Frazer Buntin (C’97) offers advice on entrepreneurship and post-grad careers

By Anna Mann
Editor-in-Chief 

“When you’re at Sewanee you’re in an environment where you can choose a lot of things,” said Frazer Buntin (C’97). “Choose your major, choose your dorm, choose a fall break trip. Then you hit your career and you don’t. You can work towards things but you don’t know.”

Buntin was discussing a topic he would cover in greater depth later in his talk: “The Journey from Toilet Paper Buyer to CEO: Lessons in Entrepreneurship.” With hardly a dull moment, the Humphreys Entrepreneur-in-Residence gave his presentation on October 23 to a packed Torian Room.

The author, artist, and CEO used anecdotes from his working life to offer three major takeaways, all of which circled around finding purpose in career despite uncertainty. Many of these tips originate from his humorous and helpful book about finding one’s way through the world of resumes and job changes: A Monkey Could Do Your Job: Practical Tactics for Understanding and Overcoming Crazy Feelings about Work. 

Buntin, former president of value-based services at Evolent Health and co-founder of SilverCare Solutions, didn’t always have entrepreneurship in mind though. In fact, he studied natural resources during his four years on the Mountain. 

He continued by explaining that he wasn’t as involved as he could have been, saying, “I came up here and I was a mediocre student. I had a ton of friends, I was in a fraternity and I had a good time, but I didn’t activate on campus. I wish someone had kicked me in the pants and said ‘get out of the bubble of this typical college path and go activate.’”

He encouraged students to attend art shows, events, and engage with University clubs during their time at Sewanee. “Put down the beer can and activate,” he advised. 

In an interview with The Purple earlier that day, Buntin offered more advice on differentiating oneself in applications during the digital age. In a time where applications are sent through the click of a button, it’s not enough simply to apply anymore. Buntin stressed the importance of doing research. Not just on the company, but the person conducting the interview as well. He explained that this could tip the scales in favor of the interviewee even if they lacked experience.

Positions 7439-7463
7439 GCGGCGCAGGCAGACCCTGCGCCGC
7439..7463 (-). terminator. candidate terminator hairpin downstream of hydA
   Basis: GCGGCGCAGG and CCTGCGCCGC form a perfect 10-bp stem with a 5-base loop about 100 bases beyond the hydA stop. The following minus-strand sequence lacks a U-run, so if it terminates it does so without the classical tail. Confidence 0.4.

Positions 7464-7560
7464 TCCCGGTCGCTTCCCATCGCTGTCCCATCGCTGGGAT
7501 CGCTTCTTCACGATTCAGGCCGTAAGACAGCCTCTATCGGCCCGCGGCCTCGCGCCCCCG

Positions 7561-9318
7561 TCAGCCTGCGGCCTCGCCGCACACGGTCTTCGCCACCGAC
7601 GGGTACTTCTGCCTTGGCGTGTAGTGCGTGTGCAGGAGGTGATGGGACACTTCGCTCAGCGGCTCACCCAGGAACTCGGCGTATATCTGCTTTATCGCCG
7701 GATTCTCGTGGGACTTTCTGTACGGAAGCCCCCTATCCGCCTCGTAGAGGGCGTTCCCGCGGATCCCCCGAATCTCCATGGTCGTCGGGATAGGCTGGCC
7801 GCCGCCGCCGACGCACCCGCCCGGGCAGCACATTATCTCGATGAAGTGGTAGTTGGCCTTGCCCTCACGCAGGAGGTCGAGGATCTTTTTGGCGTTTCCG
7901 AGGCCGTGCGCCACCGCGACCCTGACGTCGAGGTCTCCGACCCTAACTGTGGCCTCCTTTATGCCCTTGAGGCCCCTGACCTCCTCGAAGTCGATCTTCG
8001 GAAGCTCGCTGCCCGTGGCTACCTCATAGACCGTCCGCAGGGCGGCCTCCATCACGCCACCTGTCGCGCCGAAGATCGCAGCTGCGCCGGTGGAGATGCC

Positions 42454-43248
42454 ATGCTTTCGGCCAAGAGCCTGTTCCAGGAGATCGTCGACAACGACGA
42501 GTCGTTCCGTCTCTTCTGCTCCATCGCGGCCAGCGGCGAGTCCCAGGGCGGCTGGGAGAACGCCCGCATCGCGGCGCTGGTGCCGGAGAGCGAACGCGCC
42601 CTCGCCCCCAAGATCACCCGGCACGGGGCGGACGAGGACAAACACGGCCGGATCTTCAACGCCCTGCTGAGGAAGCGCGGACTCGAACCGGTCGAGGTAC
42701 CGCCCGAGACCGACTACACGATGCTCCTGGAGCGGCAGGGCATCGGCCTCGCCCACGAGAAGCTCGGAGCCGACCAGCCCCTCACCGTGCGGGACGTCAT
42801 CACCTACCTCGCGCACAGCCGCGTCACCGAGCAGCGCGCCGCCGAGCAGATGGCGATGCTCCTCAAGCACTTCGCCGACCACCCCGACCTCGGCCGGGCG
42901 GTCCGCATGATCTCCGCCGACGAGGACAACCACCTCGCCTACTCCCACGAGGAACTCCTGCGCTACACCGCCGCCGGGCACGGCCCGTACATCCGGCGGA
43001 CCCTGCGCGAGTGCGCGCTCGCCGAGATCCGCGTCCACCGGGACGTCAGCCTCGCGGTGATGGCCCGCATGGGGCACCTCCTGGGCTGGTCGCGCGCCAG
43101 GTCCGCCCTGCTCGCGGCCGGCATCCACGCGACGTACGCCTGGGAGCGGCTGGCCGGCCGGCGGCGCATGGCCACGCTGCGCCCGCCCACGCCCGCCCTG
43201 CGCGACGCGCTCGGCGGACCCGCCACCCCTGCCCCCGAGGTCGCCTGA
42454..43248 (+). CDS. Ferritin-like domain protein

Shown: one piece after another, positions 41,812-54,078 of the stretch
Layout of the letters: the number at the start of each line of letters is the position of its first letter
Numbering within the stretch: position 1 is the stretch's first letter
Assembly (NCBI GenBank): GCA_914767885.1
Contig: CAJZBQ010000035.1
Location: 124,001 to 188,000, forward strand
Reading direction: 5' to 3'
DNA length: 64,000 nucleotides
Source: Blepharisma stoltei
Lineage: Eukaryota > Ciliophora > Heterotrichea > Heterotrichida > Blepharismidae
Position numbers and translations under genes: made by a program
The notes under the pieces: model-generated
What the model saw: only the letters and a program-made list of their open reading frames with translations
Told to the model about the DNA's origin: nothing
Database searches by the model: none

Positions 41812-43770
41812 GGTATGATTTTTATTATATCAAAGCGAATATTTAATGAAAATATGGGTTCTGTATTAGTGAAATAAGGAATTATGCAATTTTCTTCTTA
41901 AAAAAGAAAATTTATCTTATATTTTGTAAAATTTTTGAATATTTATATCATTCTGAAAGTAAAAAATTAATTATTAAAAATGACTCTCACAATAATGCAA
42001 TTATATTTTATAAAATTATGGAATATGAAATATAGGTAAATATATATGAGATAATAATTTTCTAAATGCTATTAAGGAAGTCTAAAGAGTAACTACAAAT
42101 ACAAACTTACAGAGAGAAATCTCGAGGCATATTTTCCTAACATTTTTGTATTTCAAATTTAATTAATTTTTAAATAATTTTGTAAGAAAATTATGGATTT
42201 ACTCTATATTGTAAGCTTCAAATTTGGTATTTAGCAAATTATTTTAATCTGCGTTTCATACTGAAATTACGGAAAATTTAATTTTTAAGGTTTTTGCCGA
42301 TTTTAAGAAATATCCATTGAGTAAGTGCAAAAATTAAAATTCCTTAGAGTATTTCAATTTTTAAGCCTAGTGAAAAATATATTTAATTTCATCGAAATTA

In fact, Buntin did this very thing during his switch from working in merchandising at Dollar General and his work in health care. With no experience in the field, Buntin memorized information and names before his interviews and landed a job at Healthways.

He also emphasized the importance of networking. “Find folks like me or others through the networking services and call them up on the phone, pick their brain, and tell them you’re at Sewanee. At least half of them will take that call and then network around,” Buntin explained.

Buntin said that though the first job is the most difficult to land, the acquaintances and friendships made will help with future searches and building a solid network. 

“To be successful in business you can’t just have all the technical knowledge,” finished Buntin. “Here’s how finance works or here’s how marketing works. You will have a ceiling if you just know the technical side. You’ll push that ceiling up if you have the technical side and the liberal arts side… the best leaders that I’ve seen have both of those skills.”

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